Almost every self-publishing company uses the exact same technologies to produce and print books. Each company has a unique approach to the market, and a very distinct personality. They each have distinct benefits–and in some cases drawbacks.

Here is what I believe is most important in choosing a company to self-publish your book.

1) My first is contract — do you keep all your rights and can you terminate your agreement at any time without penalty? The author contract should be short and easy to understand. It should never have a “duration” that locks you into keeping your book with the publishing house. You should be able to leave without penalty at any time. Beware of the publisher that pays you a single dollar to have the rights to your book for years. You should own every single piece of the process, from copyedited manuscript to the files used to print your book–and you should be able to get them at any time, not just after canceling your contract.

2) The second item–retail price. Can you set your own retail? Does the publisher force you into ridiculously high retail prices? Remember, to sell in retail outlets you need to set your book’s retail price at about 2.5 X your cost… chains, big retail outlets, and wholesalers want at least a 50% discount, and many times you pay freight. So–if your book costs $4 to print, you need to be able to sell it at $9.95 to pretty much break even…which brings us to…

3) The third item–your book printing costs. Your Retail is almost always a function of your cost to print the book. If your book costs more to print, you need to push your retail price higher just to break even. Tied directly into this — can this publisher offer offset printing (also called “traditional printing”) services? Going to a “traditional press” is the only way to actually get a great price on a large volume of books. Not many of the big self-publishers offer this advantage.

4) The fourth item–your author profit. Royalty, Net Sales, Profit… whatever it’s called–it’s the amount you receive from each book sale. Be careful of any company that gives a huge royalty but forces unreasonable retail prices on your book. It makes no sense to get a “50%” royalty on a book that will never sell. Also watch for royalties that are increased by reducing your wholesale discount–again, if no store will buy it, what’s the point of a royalty? Final note–on what is the royalty paid? Most often it’s paid on the net sale, not the Retail Price. This also begs the question–why shouldn’t you get all the profit from a sale? Why should a publishing services company get more profit when you sell your book for a higher price? Their costs are fixed–it’s the same to them to print and distribute a 100 page book that retails for $10 as a 100 page book that retails for $50! Look for a publishing company that pays you based upon a ‘fixed cost’ basis and who forwards all the remaining profit to you.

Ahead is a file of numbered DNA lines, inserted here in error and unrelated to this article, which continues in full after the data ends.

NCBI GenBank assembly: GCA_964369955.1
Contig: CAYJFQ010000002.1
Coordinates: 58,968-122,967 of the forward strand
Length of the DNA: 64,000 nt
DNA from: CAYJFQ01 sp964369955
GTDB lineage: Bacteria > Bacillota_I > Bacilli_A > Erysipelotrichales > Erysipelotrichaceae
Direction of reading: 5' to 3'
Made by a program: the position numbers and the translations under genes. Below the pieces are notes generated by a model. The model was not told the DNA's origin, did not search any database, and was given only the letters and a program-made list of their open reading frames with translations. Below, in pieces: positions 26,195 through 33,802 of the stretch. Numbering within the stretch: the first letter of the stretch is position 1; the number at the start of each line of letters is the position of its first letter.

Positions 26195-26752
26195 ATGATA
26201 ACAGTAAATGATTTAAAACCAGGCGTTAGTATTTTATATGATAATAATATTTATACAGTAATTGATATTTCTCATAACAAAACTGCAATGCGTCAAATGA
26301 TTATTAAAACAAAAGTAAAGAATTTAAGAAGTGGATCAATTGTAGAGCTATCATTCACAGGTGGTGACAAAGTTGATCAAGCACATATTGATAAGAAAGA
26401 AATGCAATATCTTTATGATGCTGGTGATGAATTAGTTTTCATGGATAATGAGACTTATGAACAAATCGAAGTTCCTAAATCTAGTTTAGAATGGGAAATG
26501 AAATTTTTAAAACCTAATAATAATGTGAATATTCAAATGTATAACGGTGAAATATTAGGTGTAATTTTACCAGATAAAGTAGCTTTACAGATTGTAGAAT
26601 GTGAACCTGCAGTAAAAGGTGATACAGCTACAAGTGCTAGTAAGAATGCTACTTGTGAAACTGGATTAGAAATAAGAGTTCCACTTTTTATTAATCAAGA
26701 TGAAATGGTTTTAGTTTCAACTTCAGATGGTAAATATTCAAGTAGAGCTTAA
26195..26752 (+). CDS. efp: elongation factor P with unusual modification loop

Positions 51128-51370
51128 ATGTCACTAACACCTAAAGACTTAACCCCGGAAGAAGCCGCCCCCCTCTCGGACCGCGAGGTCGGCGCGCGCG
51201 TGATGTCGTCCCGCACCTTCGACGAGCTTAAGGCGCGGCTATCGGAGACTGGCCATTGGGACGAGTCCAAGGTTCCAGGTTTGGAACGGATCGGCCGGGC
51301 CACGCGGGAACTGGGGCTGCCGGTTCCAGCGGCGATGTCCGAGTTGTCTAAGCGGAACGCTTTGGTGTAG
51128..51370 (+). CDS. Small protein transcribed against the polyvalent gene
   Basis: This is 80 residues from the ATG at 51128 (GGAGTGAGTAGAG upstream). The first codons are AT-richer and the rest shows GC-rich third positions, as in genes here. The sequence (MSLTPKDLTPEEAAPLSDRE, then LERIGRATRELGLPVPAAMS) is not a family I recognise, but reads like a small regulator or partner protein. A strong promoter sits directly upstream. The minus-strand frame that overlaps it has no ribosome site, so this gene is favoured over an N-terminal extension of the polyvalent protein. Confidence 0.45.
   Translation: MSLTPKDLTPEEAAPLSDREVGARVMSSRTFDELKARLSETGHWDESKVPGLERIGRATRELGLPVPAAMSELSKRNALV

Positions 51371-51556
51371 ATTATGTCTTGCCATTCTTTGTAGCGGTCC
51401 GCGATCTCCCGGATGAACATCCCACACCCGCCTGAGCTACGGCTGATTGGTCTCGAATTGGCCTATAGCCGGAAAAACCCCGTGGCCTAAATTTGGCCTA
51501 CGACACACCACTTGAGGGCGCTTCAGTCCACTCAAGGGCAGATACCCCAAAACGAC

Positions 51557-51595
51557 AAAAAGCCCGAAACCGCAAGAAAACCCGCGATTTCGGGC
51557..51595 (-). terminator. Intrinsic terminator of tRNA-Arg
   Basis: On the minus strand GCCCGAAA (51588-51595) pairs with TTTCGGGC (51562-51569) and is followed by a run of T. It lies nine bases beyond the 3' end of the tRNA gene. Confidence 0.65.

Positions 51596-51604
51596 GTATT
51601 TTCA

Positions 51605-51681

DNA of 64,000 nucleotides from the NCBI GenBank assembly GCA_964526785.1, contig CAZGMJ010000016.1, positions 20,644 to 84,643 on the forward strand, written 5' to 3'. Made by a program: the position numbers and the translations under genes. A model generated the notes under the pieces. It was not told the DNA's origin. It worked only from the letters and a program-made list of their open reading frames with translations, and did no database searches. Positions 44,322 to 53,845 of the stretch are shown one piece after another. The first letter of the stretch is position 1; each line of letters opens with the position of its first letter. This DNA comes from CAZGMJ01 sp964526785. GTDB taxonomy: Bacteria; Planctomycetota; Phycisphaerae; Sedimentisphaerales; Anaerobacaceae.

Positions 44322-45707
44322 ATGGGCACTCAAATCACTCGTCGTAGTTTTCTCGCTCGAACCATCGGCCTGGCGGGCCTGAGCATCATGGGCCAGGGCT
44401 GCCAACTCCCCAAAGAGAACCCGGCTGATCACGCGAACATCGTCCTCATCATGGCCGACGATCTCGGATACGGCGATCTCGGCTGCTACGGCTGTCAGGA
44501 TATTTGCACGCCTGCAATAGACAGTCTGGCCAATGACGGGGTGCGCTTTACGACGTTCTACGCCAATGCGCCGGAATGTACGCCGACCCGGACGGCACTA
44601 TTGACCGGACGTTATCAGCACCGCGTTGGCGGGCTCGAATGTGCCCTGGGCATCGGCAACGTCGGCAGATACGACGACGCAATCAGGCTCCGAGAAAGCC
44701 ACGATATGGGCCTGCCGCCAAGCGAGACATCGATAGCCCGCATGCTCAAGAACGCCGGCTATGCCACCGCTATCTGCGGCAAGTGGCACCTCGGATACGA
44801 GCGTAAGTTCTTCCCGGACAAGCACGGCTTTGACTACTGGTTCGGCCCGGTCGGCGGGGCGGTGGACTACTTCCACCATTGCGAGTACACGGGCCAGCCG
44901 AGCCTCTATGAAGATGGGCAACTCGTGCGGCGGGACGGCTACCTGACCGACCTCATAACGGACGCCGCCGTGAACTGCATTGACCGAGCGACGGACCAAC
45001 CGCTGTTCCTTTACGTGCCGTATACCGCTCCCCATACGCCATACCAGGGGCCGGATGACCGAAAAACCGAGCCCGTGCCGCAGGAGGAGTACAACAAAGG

5) Fifth–can you actually speak with someone who actually knows something about the book industry? Do you have access to “decision makers” that can make things happen for your book? How long has the person you are speaking to worked at the company (let alone how long they’ve been in the publishing industry).

6) Sixth–what is their business model? Everyone is in business to make money — and that’s an honorable thing… but watch where they make their money–look for hidden charges, or charges that show up to actually create an effective and salable book for you.

7) Last, but not least–creative control–can you set your design? Can you pick your own retail price? Can you set your own profit margin? Do you control the discount offered to retailers and wholesale accounts?
There are plenty of resources on the internet for helping decide who you should use to publish your book — make sure you do your homework!

Ray Robinson is one of the founders of Dog Ear Publishing. Dog Ear Publishing is a full service publishing company offering editorial, custom book design, printing, distribution, order fulfillment, and marketing services. For more information about Dog Ear Publishing, please visit: www.dogearpublishing.net.


Tips for Authors: Websites We Love!
by Corinne Liccketto


If we haven’t stressed it enough by now, the internet is the modern author’s best friend! From online book reviews to social networking opportunities, the World Wide Web is a tool that every author – regardless of genre – should use to their advantage.

There are some great online resources that, as publicists, we visit often to stay up-to-date on the latest industry trends. Today, we’re sharing our inside secrets with you!